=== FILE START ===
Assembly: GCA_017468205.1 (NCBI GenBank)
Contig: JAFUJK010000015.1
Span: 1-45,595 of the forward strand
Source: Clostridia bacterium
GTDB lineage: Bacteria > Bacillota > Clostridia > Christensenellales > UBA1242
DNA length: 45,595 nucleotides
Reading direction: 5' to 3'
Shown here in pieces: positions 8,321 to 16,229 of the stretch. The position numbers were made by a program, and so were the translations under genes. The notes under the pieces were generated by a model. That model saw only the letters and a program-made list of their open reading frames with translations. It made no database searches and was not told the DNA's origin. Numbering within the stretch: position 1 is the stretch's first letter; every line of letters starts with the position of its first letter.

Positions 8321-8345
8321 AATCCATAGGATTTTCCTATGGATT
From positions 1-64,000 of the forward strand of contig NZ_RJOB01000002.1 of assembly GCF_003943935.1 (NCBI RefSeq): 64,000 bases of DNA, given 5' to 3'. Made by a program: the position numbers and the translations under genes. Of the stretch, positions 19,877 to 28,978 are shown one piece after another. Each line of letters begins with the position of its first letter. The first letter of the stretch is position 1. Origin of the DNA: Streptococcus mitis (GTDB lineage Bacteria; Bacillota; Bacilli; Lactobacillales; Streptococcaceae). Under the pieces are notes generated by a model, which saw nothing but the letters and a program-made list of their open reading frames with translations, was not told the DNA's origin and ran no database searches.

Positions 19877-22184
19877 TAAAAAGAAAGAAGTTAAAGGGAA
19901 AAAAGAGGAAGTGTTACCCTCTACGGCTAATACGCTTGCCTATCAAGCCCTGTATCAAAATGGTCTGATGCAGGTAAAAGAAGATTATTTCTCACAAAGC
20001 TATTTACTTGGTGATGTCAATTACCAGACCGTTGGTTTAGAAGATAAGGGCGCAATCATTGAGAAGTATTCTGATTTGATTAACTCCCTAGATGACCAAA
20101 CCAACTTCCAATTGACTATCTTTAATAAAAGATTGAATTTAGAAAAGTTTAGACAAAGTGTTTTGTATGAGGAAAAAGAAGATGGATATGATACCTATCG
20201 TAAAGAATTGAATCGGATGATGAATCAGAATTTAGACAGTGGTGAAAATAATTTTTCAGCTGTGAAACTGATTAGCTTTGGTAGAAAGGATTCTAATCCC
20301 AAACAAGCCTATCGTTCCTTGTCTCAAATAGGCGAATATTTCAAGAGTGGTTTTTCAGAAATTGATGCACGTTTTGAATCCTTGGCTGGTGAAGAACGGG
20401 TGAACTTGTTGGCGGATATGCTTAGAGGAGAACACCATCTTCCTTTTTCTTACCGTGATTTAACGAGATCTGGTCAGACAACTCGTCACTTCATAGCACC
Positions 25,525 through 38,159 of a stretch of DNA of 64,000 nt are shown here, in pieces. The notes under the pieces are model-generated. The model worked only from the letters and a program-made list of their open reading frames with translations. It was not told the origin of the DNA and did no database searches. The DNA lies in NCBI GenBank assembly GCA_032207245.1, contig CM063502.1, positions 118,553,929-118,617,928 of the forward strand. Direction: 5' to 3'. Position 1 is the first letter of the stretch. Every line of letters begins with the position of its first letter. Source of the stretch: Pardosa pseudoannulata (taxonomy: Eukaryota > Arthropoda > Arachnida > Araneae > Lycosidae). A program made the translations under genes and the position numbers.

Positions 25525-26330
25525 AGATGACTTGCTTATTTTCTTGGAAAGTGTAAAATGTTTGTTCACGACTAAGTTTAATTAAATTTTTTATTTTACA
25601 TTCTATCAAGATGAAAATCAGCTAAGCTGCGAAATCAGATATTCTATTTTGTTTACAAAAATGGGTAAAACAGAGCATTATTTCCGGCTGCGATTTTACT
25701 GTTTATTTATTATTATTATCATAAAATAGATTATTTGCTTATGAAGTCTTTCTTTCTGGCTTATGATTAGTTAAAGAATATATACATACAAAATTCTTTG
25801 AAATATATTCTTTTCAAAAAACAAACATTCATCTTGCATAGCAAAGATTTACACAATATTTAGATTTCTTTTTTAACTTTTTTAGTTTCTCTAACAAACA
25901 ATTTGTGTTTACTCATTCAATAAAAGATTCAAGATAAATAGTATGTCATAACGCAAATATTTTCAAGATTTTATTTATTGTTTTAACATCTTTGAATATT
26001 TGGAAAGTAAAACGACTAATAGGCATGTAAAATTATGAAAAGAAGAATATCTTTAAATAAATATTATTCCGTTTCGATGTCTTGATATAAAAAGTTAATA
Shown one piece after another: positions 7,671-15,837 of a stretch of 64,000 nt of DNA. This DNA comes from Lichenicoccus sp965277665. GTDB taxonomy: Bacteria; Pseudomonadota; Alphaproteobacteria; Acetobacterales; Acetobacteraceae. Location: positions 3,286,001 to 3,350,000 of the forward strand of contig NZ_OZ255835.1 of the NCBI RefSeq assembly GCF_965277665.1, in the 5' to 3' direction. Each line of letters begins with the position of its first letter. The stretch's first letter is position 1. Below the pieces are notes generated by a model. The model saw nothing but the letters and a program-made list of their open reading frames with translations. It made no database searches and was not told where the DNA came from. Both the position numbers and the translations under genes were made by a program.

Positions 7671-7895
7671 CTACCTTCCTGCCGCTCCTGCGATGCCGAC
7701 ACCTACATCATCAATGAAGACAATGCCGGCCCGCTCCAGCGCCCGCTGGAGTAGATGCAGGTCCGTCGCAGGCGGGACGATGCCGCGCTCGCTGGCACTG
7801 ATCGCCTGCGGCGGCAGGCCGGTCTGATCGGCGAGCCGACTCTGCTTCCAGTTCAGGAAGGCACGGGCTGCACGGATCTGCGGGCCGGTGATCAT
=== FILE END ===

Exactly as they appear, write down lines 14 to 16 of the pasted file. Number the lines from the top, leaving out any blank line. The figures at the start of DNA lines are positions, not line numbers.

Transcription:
19901 AAAAGAGGAAGTGTTACCCTCTACGGCTAATACGCTTGCCTATCAAGCCCTGTATCAAAATGGTCTGATGCAGGTAAAAGAAGATTATTTCTCACAAAGC
20001 TATTTACTTGGTGATGTCAATTACCAGACCGTTGGTTTAGAAGATAAGGGCGCAATCATTGAGAAGTATTCTGATTTGATTAACTCCCTAGATGACCAAA
20101 CCAACTTCCAATTGACTATCTTTAATAAAAGATTGAATTTAGAAAAGTTTAGACAAAGTGTTTTGTATGAGGAAAAAGAAGATGGATATGATACCTATCG